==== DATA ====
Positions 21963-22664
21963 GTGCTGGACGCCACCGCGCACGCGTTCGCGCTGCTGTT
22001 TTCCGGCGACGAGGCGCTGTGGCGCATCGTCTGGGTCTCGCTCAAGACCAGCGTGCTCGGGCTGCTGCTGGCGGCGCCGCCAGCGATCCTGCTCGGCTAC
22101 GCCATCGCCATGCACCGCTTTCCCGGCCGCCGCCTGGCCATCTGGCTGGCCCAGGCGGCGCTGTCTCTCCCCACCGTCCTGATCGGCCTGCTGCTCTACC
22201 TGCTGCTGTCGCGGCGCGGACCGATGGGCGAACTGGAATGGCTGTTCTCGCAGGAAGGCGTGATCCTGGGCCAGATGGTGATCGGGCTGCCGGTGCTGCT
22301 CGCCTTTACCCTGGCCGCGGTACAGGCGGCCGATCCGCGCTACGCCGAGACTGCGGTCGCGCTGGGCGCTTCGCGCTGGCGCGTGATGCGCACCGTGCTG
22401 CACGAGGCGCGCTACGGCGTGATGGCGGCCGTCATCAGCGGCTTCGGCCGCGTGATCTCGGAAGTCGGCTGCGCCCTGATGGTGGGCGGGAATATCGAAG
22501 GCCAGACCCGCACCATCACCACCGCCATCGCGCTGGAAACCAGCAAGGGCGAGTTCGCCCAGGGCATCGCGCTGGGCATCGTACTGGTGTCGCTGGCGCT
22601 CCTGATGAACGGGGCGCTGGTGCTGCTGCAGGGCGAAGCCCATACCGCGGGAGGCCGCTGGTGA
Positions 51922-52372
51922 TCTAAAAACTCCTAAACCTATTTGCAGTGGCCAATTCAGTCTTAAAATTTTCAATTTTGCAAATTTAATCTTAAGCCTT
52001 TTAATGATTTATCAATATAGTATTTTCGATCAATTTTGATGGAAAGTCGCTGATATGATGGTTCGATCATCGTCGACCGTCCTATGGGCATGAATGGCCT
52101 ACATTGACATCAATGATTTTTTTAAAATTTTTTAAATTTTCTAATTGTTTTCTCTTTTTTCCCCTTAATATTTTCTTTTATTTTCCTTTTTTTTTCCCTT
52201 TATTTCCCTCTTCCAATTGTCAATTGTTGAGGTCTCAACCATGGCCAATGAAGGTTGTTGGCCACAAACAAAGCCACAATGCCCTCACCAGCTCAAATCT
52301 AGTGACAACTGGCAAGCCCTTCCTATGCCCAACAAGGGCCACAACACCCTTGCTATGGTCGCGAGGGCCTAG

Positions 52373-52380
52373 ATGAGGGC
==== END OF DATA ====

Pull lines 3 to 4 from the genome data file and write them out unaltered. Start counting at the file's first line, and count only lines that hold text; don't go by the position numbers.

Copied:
22001 TTCCGGCGACGAGGCGCTGTGGCGCATCGTCTGGGTCTCGCTCAAGACCAGCGTGCTCGGGCTGCTGCTGGCGGCGCCGCCAGCGATCCTGCTCGGCTAC
22101 GCCATCGCCATGCACCGCTTTCCCGGCCGCCGCCTGGCCATCTGGCTGGCCCAGGCGGCGCTGTCTCTCCCCACCGTCCTGATCGGCCTGCTGCTCTACC